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Pilgrims Teacher Resources
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Students locate Plymouth, MA, Hudson River, Cape Cod, Holland and England on a map. They identify the reasons the Pilgrims came to the New World and explain how the investors and the colonists would each benefit from a new colony. After everyone has filled in their Study Guide Sheet and maps, students add facts to the Class Chart on Pilgrims.
Second graders compare and contrast the lives of Pilgrims and Wampanoag. Students conduct research using an interactive website and collect information about each group. Students then decide which they would rather be, a Pilgrim or a Wampanoag and write three reasons to defend their decision.
Finally! Here are some new and fresh ideas, across the curicullum, that can be used around the Thanksgiving holiday. The lesson is divided up into two sections: Beyond Turkey - Activities for Younger Students and, Beyond Turkey - Activities for Older Students. These are all terrific ideas, and could lead to an entire week where the theme is nothing but Thanksgiving! Highly recommended!
Students complete a unit about Thanksgiving that is centered around the Pilgrims and the Wampanoag Indians. They read and discuss books, create a mural, complete a worksheet about five blessings in their life, prepare recipes from the first Thanksgiving, and construct and play a Native American game.
Young historians develop an understanding of historical events from different perspectives while practicing reading comprehension and creative writing. They access the Internet to explore information on the Mayflower, Pilgrims, and the first Thanksgiving. How does the event's description change depending on whose perspective it comes from?
A thorough exploration of the Puritan Migration and settlement of Plymouth, this presentation is sure to engage your young historians with its clear maps and historical documents. The presentation differentiates the philosophies of Puritanism, Separatism, and how they came together over the planks of the Mayflower. Additionally, the presentation addresses the dynamics between the Pilgrims and the local Native American tribes, including a discussion on the First Thanksgiving.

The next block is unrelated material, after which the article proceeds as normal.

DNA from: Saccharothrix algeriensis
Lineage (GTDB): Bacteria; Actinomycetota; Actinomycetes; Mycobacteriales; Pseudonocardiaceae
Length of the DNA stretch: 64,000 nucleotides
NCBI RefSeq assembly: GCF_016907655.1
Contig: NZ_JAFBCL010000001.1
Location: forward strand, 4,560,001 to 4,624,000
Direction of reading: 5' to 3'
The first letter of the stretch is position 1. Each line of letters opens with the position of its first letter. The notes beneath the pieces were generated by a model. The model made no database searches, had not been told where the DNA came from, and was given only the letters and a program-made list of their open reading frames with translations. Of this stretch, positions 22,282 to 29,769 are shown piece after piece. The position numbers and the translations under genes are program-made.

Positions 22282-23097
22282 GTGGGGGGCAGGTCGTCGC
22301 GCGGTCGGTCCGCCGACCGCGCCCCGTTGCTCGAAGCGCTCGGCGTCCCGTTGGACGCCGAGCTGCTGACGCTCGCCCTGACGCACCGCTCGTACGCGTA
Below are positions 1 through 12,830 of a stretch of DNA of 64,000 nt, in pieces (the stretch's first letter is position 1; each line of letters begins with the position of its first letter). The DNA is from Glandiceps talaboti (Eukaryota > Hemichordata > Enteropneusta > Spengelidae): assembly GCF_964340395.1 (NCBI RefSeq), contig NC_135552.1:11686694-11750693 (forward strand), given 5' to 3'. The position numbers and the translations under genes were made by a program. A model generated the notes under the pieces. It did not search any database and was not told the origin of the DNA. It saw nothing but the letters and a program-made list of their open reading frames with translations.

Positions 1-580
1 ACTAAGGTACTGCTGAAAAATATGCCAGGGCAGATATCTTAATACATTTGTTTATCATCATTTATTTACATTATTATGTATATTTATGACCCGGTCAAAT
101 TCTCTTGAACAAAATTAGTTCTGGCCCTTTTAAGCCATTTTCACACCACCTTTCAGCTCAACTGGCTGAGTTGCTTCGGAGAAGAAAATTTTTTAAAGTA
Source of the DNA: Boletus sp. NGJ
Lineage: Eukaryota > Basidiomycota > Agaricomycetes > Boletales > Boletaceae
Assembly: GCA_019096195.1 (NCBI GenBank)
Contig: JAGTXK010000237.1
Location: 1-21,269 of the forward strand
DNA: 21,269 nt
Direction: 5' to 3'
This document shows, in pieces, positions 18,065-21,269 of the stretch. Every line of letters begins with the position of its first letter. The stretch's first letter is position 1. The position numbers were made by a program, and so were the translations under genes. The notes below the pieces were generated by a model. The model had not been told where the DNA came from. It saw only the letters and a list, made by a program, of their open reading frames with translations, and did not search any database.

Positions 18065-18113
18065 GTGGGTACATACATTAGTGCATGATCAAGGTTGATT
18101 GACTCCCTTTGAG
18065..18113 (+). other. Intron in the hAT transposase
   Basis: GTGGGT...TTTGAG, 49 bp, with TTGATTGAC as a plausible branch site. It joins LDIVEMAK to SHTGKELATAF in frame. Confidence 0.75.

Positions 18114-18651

Fourth graders investigate the hardships Pilgrims faced on the Mayflower and Speedwell. For this Pilgrim lesson, 4th graders listen to an account of the Pilgrim's voyage from Plymouth, England to present day Massachusetts. Students sit in a small taped off area of the classroom to experience the cramped quarters of the Mayflower. Students sing "The Speedwell and Mayflower song."
Young scholars discover how the Native American community helped the Pilgrims. In this philanthropy lesson plan, students explore New England Settlements and discuss the conditions settlers faced. Young scholars read and discuss materials about Squanto, Massasoit and the Wampanoag Indians and review Squanto's philanthropic actions toward the Pilgrims. Finally, students create an acrostic poem with Squanto's name and are given a contemporary scenario where they must come up wit
Third graders discuss the book on the pilgrims. They write a poem of the hardships of the boat or on the land. Students write journal entries as a pilgrim on boat or on the land. They complete a collage of the foods that the pilgrims ate (can either be drawn or cut out).
Take a virtual field trip to the Plymouth plantation. Using the site linked in the activity, discover how people lived during the 17th century in this part of the country. Discuss the role of the pilgrims and native Americans in the formation of the new world. End the activity by having learners draw a picture of their house in the 17th century and what they would be wearing in the time period had they lived during it.
Students analyze the historical significance of the Mayflower Compact in the establishment of Plymouth colony. Working in groups, students identify the reasons why a colony at Plymouth had to be established. Groups work to create specific laws to carry out the purpose for the colony.
Students focus on the types of clothing that the Pilgrims and the Wampanoags wore for the First Thanksgiving. They study how the clothing was made before making samples to wear at a classroom Thanksgiving feast. They study the natural resources that were used to make the clothing.